December 18, 2011 in Outdoors

Baby carriers packed with features for outdoors

Jessi Loerch Everett Herald
 

Backpacks with frames comfortably carry heavier kids and have space for gear.
(Full-size photo)

Being a parent doesn’t mean giving up long hikes in the woods.

Modern backpack baby carriers allow children to be brought along in unparalleled comfort for both the packer and the kid being packed.

Carriers allow hands-free exploration of trails that would bar a stroller. Most babies enjoy being held close and are soothed by the walking motion. 

Here are four carriers to consider for features that can get you and your baby outdoors in comfort. 

Ergo

What: A soft, structured carrier with padded waist belt and shoulder straps.

Pros: Baby can be carried on front or back (usually around 6 months).

• Fits a wide range of people.

• Fits baby from birth (with an insert) to at least 40 pounds (has been tested to 90 pounds).

• Comfortable.

• Some models have lighter weight, quicker dry materials.

• Optional backpack option gives you more carrying space.

Cons: Infant insert is an extra cost for newborns.

• Learning curve to getting baby on your back. May need help to get smaller babies on your back.

• Backpack option is also an extra cost.

• Baby sits very near your body, which could mean you both get sweaty

• Most models are cotton, and therefore slow drying.

Cost: $115 for basic carrier, $135 for performance carrier with lighter-weight material; $25 for infant insert; $48 for add-on backpacks.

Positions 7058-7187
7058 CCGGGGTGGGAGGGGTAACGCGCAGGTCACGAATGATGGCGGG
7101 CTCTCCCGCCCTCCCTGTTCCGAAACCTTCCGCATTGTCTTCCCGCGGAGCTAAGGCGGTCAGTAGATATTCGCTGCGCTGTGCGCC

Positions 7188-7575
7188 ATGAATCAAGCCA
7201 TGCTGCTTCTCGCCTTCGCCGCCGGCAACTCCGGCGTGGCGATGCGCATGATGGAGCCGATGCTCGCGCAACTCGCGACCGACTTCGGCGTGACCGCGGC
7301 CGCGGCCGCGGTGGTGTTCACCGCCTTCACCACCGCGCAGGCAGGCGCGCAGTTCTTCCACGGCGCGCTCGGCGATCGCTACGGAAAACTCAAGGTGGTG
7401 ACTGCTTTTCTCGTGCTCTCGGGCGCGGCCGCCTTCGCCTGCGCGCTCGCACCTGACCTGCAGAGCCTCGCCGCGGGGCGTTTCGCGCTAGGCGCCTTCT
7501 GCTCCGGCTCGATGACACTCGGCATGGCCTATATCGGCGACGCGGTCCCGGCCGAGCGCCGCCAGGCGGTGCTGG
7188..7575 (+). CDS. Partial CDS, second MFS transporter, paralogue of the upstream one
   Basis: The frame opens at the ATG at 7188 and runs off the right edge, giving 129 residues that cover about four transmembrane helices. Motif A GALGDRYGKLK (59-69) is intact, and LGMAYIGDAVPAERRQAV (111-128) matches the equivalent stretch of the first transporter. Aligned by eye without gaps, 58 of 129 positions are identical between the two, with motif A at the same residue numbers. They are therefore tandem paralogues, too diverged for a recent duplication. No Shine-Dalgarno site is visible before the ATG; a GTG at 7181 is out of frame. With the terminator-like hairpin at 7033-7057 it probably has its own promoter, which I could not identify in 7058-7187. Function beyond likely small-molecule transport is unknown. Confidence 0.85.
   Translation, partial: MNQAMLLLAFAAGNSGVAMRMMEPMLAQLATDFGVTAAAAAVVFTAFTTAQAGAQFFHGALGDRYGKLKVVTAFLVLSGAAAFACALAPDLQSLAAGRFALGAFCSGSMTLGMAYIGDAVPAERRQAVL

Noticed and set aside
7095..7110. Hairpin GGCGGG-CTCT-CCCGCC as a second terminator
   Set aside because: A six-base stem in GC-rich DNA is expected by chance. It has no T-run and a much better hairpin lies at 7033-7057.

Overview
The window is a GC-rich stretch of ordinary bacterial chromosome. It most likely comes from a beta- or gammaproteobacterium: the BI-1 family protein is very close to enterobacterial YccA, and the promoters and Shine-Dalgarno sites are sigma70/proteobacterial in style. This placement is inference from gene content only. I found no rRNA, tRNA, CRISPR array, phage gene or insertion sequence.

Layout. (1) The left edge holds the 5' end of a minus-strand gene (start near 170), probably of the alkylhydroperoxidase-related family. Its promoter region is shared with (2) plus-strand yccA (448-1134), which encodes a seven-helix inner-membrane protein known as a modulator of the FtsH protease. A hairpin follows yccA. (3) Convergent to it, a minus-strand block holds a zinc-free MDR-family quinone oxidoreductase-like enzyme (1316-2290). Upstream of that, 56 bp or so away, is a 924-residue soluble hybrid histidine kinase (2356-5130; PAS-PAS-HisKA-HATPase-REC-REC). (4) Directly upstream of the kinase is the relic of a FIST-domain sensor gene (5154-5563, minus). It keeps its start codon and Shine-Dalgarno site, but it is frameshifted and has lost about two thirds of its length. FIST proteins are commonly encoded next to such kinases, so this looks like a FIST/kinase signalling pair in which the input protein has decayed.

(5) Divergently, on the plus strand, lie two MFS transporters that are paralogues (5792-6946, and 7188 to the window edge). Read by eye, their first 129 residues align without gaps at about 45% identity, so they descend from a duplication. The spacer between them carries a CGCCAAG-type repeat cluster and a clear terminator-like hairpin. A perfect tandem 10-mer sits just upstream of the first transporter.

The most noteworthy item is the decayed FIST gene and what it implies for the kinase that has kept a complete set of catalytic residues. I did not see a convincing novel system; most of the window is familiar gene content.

Online: ergobabycarrier.com

Moby

What: A very long, stretchy piece of soft fabric that is wrapped around the body and tied in place.

Pros: Excellent for newborns and small babies.

• Many different ways to carry your baby.

• Fits pretty much anyone.

• One of the few carriers that makes it possible to carry twins.

• Can wear a backpack at the same time without much trouble. 

Cons: Small learning curve to figure out how to tie it and how to insert the baby.

• Hot in warm weather, slow to dry if it gets wet.

• Not suitable to carrying your baby on your back.

• On long hikes, fabric can sag, forcing you to adjust it, perhaps often.

• Not ideal for heavier babies on long hikes.

Cost: $40.

Online: mobywrap.com

Woven wrap

What: A long piece of rectangular woven fabric that can be tied in a variety of ways to support your child. Comes in a variety of lengths depending upon your size and the carries you want to do.

Pros: Extremely versatile. Baby can be carried on your front, back or hip. It also doubles as a blanket, sun shade, fort material, etc. Comes in beautiful colors and patterns. Some wraps are works of art.

• Can carry a baby from birth until at least 30 pounds, and many wraps go higher

• Fits a wide range of adults. Many options for lengths, materials, styles, colors. 

Cons: Steepest learning curve.

• Bulky knots make it difficult to wear with a backpack.

• Possibly hot, depending upon material.

• Probably slow drying, depending upon material.

Cost: Variable, but expect to spend at least $50 for a short, high quality wrap; more for longer, more deluxe wraps.

Online:  granolababies.com offers several options;   bit.ly/18ELSK has a huge list of directions on how to wear a woven wrap.

Framed backpack

What: A framed pack similar to what backpackers use.

Pros: Very supportive. Frame and waist belt help distribute child’s weight well.

• Probably best option for long or overnight trips.

• Many models have extra carrying space for gear.

• Many models have an optional sun or rain cover.

Cons: Heavy.

• Takes up most space while you travel to the trail.

• More specialized than other carriers, not ideal for around the house, for example.

• May be hard to fit adults who are exceptionally tall or short, or couples that have a wide difference in height.

Cost: Starting at $110.


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